Throw All Things Away

On Suicide

⚠️ This article is about suicide. If you have suicidal thoughts, please seek help immediately from services such as

Someone I know recently committed suicide. I was shocked, saddened, and confused. It is one thing to know that many people die of suicide each year around the world. It is another to be personally affected by it. So I read and thought a bit on this topic. Here are some resources which I found helpful for understanding suicide.

What to Know About Suicide

This is a 20-minute program offered by Clearer Thinking aiming at providing some basic facts about suicide.

Some of things which I learned include

My take-away is that there are a lot things we can do to help people who are having suicidal thoughts.

The Counsellor

I first read about Ittetsu Nemoto, a Japanese Buddhist monk who dedicated his life to suicide prevention, in the book Strangers Drowning. Then I found an interview of Nemoto titled The Counsellor. Nemoto's take on suicide is insightful, empathetic, and hopeful. When he was asked why he wanted to do this line of work, Nemoto said –

People who are in crisis and feel that they want to die have had many negative experiences. In actuality, I think that they have become full to the brim with accumulated experiences and ways of thinking, and they are on the verge of a sudden transformation. They are like caterpillars about to become butterflies, about to take flight, but because it is painful they try to suppress the pain with medicine, and they often believe something bad is happening. But I think that the self that has taken them through life up till now is in the process of being killed, and a new self, their real self, is being born. I want to be there at that moment of transformation and understanding, because through that I also understand myself.

Normally I don't write articles in Chinese. But I translated this interview to Chinese so it can reach a wider audience.

Stoicism and Suicide

Socrates vs Epictetus: on suicide by Massimo Pigliucci compares the view on suicide of Socrates and that of Epictetus, an ancient-Roman Stoic philosopher. After reading it, I agree with Pigliucci that Socrates' opposition to suicide is not so convincing. In particular, he more or less committed suicide himself by refusing to escape from his prison.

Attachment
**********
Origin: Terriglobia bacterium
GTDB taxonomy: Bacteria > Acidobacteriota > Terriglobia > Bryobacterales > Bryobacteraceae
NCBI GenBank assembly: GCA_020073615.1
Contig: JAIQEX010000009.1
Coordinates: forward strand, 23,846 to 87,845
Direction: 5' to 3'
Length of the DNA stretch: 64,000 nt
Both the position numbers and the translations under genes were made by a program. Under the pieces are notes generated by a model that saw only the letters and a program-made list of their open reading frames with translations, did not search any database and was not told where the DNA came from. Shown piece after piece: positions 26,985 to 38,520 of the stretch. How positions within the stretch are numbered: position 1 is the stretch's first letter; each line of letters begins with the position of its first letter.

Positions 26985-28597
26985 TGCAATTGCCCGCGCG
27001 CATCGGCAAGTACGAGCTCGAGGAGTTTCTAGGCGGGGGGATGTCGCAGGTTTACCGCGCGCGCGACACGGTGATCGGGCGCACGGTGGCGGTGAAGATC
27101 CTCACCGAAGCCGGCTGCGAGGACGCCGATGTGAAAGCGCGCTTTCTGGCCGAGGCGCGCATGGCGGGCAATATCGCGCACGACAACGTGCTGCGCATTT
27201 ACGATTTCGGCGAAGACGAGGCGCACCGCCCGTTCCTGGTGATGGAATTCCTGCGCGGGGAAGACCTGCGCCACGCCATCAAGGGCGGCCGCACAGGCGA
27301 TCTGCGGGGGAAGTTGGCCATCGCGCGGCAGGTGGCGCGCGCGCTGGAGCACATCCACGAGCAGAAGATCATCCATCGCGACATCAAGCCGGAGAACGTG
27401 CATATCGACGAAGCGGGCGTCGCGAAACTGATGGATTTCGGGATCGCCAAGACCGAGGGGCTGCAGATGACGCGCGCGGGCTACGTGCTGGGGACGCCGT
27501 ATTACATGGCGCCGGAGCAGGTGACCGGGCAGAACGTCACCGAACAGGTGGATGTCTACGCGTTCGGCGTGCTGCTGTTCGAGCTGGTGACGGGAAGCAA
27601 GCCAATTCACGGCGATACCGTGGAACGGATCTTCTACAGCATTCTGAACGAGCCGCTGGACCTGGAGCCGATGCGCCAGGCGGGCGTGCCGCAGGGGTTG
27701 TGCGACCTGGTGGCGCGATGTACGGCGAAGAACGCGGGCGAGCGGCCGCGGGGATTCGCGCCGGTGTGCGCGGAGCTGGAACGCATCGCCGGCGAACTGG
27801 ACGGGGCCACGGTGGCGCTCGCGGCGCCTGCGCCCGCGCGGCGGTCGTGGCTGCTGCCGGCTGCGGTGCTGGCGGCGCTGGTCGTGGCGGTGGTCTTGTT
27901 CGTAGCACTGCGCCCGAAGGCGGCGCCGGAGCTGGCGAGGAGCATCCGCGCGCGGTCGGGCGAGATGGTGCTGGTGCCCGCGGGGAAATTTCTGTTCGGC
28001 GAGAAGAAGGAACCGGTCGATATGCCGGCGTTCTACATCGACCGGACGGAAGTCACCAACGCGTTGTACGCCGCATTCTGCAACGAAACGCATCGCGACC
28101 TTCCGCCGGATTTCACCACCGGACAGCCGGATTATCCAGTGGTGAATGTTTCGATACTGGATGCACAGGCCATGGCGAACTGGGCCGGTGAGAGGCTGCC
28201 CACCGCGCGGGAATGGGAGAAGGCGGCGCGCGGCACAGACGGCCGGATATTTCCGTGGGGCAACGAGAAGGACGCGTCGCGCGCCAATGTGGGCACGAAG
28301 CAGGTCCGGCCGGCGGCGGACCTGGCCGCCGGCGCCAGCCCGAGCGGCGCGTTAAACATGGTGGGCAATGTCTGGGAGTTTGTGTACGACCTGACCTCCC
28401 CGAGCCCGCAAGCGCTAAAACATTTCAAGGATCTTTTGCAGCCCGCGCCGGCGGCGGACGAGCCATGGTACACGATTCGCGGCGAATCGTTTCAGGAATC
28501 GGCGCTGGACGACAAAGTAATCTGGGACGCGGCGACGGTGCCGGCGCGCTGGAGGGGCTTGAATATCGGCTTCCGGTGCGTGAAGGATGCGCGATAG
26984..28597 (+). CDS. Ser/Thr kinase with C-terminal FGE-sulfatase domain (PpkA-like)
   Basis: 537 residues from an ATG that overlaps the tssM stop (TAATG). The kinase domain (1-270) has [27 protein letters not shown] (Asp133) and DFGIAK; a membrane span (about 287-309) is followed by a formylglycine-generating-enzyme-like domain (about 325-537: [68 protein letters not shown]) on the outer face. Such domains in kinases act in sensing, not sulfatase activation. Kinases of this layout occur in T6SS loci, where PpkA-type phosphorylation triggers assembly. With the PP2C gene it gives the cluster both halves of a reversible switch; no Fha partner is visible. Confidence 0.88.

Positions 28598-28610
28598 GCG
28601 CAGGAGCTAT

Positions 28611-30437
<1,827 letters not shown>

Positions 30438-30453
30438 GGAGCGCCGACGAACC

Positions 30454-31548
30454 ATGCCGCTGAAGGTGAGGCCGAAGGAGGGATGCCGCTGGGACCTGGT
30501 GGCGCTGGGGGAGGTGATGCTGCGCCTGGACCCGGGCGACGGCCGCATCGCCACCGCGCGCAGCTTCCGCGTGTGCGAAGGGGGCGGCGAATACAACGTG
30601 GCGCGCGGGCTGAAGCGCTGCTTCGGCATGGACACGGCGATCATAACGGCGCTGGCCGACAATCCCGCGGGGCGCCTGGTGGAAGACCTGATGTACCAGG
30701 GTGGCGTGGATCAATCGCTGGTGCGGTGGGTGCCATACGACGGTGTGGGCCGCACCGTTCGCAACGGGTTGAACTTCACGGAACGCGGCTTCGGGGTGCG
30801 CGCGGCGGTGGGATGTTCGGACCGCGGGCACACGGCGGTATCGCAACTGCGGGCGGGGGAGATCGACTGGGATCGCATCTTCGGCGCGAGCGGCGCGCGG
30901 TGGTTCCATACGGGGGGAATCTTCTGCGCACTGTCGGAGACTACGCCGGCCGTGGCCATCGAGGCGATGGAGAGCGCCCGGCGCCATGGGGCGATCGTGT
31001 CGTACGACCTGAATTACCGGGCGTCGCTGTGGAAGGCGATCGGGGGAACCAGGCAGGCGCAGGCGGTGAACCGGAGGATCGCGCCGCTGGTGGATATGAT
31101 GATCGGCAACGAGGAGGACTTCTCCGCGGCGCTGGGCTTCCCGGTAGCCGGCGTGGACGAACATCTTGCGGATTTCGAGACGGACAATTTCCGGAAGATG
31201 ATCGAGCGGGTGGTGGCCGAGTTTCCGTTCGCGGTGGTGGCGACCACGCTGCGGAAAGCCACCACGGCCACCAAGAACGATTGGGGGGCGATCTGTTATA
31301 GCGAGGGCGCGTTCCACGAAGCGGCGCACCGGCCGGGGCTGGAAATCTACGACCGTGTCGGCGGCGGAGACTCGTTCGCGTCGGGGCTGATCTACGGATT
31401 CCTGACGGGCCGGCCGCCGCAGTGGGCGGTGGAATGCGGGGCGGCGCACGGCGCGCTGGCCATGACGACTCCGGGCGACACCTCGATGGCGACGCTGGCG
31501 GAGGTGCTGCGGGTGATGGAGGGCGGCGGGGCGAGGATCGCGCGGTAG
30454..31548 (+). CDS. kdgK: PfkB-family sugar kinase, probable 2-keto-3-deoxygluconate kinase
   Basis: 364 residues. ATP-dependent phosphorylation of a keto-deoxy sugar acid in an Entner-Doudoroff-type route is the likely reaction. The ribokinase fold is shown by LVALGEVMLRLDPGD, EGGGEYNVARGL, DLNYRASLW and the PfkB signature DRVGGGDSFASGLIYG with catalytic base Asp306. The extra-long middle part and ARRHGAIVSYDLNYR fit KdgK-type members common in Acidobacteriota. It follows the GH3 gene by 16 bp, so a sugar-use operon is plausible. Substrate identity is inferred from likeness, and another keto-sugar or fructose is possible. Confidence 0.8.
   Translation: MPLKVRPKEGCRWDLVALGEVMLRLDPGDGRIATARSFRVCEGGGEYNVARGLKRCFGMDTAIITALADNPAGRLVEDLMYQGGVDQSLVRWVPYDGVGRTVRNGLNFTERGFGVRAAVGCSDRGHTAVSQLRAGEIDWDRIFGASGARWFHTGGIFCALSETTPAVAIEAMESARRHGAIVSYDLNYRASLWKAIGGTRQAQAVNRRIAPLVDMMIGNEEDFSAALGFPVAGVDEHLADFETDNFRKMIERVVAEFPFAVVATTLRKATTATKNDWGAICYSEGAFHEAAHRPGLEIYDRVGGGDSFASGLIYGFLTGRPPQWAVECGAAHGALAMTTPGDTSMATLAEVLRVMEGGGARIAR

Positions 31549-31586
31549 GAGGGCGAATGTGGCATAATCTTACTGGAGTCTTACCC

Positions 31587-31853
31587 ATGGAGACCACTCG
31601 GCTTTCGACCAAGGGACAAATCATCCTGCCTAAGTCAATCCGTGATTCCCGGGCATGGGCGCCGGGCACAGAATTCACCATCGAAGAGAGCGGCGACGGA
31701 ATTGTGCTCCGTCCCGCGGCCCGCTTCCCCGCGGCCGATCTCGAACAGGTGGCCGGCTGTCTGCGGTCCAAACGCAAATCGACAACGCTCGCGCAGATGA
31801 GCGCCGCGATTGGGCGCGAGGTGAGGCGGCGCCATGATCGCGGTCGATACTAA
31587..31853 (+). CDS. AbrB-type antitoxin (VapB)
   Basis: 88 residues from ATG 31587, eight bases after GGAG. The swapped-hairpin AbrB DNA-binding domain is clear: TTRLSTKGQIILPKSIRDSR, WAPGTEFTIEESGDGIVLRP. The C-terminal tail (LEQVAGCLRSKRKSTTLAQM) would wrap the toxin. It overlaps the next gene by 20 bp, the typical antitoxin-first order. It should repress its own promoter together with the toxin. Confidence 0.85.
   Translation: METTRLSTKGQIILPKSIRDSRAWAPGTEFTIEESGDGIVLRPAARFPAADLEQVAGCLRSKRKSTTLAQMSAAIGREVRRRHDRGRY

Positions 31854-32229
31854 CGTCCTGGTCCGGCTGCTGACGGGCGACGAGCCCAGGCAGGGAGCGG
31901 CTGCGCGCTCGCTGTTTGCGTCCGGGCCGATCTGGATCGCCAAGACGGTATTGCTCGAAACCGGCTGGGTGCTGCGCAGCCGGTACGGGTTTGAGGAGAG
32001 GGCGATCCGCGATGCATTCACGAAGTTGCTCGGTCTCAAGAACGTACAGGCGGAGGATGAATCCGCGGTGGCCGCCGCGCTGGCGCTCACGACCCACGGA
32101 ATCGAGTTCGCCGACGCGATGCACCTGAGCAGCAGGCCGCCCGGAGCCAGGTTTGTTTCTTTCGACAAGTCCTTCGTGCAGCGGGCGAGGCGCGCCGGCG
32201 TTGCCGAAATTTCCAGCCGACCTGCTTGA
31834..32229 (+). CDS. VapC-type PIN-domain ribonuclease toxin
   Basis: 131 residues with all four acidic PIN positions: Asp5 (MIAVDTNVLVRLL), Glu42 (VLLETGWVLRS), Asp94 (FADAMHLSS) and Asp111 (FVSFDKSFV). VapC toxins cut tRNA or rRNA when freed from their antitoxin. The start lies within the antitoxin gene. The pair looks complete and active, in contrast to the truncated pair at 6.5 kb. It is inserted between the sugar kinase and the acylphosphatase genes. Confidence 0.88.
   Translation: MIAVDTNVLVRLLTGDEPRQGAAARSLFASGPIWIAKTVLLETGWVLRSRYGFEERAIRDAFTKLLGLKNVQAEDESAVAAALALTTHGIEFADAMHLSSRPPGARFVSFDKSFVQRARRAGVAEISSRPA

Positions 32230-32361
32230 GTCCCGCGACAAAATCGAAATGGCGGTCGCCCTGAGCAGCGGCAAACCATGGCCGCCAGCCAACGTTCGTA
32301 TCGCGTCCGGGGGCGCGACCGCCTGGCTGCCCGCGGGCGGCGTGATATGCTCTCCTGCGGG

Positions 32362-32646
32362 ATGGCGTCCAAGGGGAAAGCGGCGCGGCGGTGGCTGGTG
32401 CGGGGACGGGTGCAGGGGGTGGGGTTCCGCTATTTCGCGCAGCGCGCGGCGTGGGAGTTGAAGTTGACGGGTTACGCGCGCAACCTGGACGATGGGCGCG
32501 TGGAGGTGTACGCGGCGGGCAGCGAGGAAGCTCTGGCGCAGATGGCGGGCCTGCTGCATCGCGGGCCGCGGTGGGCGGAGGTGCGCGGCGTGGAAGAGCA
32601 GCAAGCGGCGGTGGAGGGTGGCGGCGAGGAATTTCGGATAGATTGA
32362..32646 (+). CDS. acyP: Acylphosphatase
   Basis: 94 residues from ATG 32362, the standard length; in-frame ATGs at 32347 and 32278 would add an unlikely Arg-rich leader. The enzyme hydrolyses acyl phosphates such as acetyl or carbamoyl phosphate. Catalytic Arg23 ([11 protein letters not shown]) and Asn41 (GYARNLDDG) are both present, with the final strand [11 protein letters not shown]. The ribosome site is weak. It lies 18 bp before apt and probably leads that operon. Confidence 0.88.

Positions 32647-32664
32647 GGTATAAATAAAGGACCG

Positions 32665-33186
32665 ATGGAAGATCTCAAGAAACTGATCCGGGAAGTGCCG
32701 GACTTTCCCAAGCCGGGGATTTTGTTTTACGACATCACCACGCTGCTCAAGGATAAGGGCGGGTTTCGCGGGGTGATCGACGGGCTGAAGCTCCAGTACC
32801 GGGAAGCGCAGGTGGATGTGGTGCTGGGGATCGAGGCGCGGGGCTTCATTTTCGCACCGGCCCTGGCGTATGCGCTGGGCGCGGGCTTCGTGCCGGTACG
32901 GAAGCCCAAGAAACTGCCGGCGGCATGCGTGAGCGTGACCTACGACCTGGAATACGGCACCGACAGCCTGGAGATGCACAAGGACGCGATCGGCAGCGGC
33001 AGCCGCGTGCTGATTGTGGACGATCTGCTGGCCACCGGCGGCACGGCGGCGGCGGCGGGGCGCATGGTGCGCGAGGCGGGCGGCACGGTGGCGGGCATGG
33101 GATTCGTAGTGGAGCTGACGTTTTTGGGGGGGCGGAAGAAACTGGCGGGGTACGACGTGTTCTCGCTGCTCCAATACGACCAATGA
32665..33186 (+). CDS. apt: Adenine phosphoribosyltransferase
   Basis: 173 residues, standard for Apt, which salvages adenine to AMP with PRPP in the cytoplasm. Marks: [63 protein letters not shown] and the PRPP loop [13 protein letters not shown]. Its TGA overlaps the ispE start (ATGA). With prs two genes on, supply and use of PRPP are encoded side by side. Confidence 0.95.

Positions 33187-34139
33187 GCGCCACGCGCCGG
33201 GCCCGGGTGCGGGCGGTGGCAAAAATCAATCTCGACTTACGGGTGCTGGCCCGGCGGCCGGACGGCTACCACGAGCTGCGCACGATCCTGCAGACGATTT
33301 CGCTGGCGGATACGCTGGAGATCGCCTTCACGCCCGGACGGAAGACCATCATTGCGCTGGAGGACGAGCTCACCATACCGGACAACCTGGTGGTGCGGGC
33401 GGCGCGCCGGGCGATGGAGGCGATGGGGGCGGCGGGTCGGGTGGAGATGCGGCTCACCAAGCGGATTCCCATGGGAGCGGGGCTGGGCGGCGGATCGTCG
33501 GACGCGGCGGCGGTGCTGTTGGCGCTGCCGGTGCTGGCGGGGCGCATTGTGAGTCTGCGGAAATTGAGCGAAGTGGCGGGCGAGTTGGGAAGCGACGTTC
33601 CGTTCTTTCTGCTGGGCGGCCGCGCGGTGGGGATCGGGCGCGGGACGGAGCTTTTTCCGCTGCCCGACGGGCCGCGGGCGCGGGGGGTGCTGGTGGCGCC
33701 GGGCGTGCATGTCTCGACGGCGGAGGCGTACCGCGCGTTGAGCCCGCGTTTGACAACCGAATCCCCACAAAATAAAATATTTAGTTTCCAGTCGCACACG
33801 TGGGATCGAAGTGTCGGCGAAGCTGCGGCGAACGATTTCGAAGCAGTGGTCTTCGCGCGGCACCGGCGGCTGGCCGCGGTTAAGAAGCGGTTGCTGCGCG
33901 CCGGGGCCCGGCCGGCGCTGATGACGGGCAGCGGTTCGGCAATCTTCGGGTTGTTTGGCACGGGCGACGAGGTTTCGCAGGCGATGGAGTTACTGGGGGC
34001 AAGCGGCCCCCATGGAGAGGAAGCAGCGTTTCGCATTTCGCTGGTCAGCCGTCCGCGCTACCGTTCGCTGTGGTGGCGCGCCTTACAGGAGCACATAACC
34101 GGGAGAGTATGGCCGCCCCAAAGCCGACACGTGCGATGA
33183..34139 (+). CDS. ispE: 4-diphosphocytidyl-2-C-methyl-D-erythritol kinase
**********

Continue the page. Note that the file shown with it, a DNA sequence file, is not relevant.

On the contrary, although Epictetus holds Socrates as a role model, his take seems to be more reasonable –

“Don’t believe your situation is genuinely bad — no one can make you do that. Is there smoke in the house? If it’s not suffocating, I will stay indoors; if it proves too much, I’ll leave. Always remember — the door is open.” (Discourses I, 25.17–18)

Here, the "open door" is a metaphor of suicide. Epictetus is telling his students that they should evaluate their own situations and decide if it is too difficult to stay in the house (stay alive).

We are not in other people's shoes. How can we know that if life has become unbearable for them? As much as we miss these who have taken the open-door, at least we can take comfort in that they are not suffering anymore.

Of course, this is not say that Stoics take suicide lightly. In Stoicism and Suicide, Justin Vacula explores many advice from the ancient-Roman Stoic philosopher Seneca on how to deal with difficulties in life. For example, Seneca believes that we have the responsibility to help ourselves, when helps are available, and that we should do it as soon as possible.

Let us postpone nothing. Let us balance life’s account every day. The greatest flaw in life is that it is always imperfect, and that a certain part of it is postponed.

Some Final Thoughts

We should try to help people around us to deal with life as much as possible, whether they are suicidal or not. Life can be hard for anyone.

Learn a bit more suicide. It helps.

Take care or yourself.

And don't judge people who have commit suicide. They must have suffered a lot.

Tags: advice philosophy suicide